It's truly incredible how far the marijuana industry has come in such a short amount of time. Just 24 years ago, Gallup polled adults in the U.S. and found that just 25% favored legalizing pot nationally. There were also no states that had legalized medical or recreational weed, and not a single country worldwide legally allowed adult-use cannabis.
Fast-forward to 2019, where now two out of three Americans in Gallup's annual poll want to see marijuana legalized. What's more, two-thirds of all states have given the green light to medical pot, with 10 allowing adult consumption. To our north, Canada has become the first industrialized country in the world, and second overall behind Uruguay, to legalize recreational weed. That's one heck of an about-face in less than a quarter of a century.
With the cannabis industry now considered a legitimate business model, it's moving on to the next logical phase of its development. Namely, consolidation.
A major U.S.-targeted cannabis deal has closed
To put things mildly, there are way too many marijuana companies in Canada and recreationally legal U.S. states, and they all can't be winners. A large number of competitors means the possibility of grower overproduction, leading to long-term oversupply. We could also see aggressive pricing practices that could eventually weigh on operating margins. While competition is going to be a good thing for the consumer, we as investors would like to see a reasonable level of competition, rather than companies that rush the gates, so to speak, for cultivation and retail licenses.
As we move headlong into 2019, we're liable to see this consolidation in North America taking shape. This past week, the largest U.S.-focused marijuana deal to date officially closed, and it had vertically integrated dispensary iAnthus Capital Holdings (ITHUF 5.56%) acquiring MPX Bioceutical (NASDAQOTH: MPXEF).
When the deal was announced in mid-October, it gave holders of MPX Bioceutical 0.1673 common shares of iAnthus for each MPX share held, valuing the acquisition at just over $630 million. Each MPX shareholder is also receiving one common share of the newly formed MPX International Corporation, which will hold all of the non-U.S. cannabis businesses of MPX.
Technically, the MedMen Enterprises deal to purchase privately held PharmaCann is larger at $682 million, but this deal won't be completed for many more months. This makes, for now, the iAnthus acquisition the largest U.S.-focused deal in history to have actually been completed.
Here's why iAnthus ponied up big bucks for MPX Bioceutical
The deal itself targets a push by vertically integrated dispensaries to enter new states as quickly as possible. Not only is it costly and time-consuming to open dispensaries, but there are also the added costs of developing grow farms and/or processing facilities to control every aspect of the marijuana supply chain. Remember, weed is still a Schedule I substance in the United States, meaning interstate transport isn't allowed. That means dispensaries that want to internalize their costs and control product quality must be willing to also operate grow farms in the states where they're conducting business.
In addition, applying for cultivation licenses, processing licenses, and retail permits can be costly and take time. If vertically integrated dispensaries like iAnthus can speed up this process by acquiring these licenses and permits, all the better.
Following closure of the deal, the company now has its footprint in 11 states, with 19 open dispensaries. However, the combination with MPX lifts iAnthus' dispensary license count to 63, providing an ample runway to expand its retail presence. According to iAnthus, the combined company has 210,000 square feet of licensed grow space but is targeting 600,000 square feet. This near-tripling in capacity matches up well with the more than tripling in store count expected in the years to come. Said CEO Hadley Ford:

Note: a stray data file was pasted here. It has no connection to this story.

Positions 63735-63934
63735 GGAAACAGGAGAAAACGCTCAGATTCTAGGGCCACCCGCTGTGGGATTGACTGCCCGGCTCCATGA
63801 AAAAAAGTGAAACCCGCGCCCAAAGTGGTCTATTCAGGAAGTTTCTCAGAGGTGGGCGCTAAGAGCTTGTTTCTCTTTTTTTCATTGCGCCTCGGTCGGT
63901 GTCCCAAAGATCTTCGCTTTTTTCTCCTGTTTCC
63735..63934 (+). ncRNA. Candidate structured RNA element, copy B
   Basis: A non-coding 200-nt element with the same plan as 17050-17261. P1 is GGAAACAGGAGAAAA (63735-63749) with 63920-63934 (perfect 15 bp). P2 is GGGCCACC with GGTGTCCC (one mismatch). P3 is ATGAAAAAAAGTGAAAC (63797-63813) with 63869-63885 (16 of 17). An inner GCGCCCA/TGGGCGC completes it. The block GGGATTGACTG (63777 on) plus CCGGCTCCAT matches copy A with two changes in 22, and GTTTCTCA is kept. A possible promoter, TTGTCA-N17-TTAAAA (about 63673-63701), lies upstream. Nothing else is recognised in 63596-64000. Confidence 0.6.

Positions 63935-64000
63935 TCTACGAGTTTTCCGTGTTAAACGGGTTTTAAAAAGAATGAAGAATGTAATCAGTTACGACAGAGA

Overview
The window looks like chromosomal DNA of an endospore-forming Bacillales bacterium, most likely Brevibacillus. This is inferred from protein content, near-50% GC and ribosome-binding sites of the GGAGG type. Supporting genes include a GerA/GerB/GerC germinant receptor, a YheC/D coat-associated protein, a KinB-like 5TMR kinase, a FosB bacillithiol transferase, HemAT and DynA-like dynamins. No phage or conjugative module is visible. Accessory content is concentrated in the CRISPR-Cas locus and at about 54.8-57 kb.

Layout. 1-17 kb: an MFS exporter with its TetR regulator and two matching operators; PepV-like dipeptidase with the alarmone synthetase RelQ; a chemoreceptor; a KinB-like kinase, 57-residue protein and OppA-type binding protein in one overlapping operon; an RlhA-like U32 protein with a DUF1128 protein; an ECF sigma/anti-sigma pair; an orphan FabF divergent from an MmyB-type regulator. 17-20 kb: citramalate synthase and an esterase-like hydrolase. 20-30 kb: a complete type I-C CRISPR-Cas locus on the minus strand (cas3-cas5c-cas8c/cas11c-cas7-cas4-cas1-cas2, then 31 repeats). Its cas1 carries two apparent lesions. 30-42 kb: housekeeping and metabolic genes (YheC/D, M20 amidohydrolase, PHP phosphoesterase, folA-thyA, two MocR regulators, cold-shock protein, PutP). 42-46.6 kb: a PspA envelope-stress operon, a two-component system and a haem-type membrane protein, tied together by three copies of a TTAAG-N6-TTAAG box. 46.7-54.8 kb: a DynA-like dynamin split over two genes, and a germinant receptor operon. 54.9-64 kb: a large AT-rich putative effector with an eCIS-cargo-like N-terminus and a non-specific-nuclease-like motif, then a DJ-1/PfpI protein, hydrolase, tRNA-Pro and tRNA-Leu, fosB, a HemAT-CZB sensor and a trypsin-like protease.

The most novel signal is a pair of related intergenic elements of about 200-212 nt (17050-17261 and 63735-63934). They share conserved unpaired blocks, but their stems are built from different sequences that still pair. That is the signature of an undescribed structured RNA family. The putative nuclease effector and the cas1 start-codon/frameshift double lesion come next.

With iAnthus' operation increasing in size from six to 11 states, we plan to take advantage of this opportunity by unveiling unified national retail and product brands across the organization. We realize that as the cannabis market continues to grow, the need for strong national brands only increases. With our ambitions to be the leader in the U.S. cannabis market, that is our logical next step.
Which dispensary is next?
With real consolidation under way in the vertically integrated dispensary space, the big question has to be, "Which company is next?" While this remains nothing more than an exercise in dart-throwing, one possible target is Trulieve Cannabis (TCNNF -5.15%).
Arguably the biggest obstacle to consolidation is valuation. Currently sporting a $1.3 billion market cap, Trulieve Cannabis would appear to look more like a buyer than a company to be acquired. In fact, Trulieve did recently acquire two businesses, one in California and one in Massachusetts, that'll allow it to expand into these recreationally legal states.
But Trulieve also has a dangling carrot that pretty much any dispensary would love to get its hands on: its laser focus on the Florida medical marijuana market. Trulieve has 24 open dispensaries in the nation's third most populous state -- a state, mind you, that's home to a lot of retirees who are more likely than younger people to have ailments that could be treated with cannabis products.
Trulieve also has ample grow farms within the state and is able to put more than 125 company-branded products in its dispensaries. It's worth noting that Florida has awarded cultivation licenses to just over one dozen companies, making the market especially exclusive, and therefore attractive to a potential acquirer.
Once again, I'm no fortune-teller. But if consolidation is to continue as expected in the U.S., Trulieve Cannabis could potentially find itself as the next prime target.
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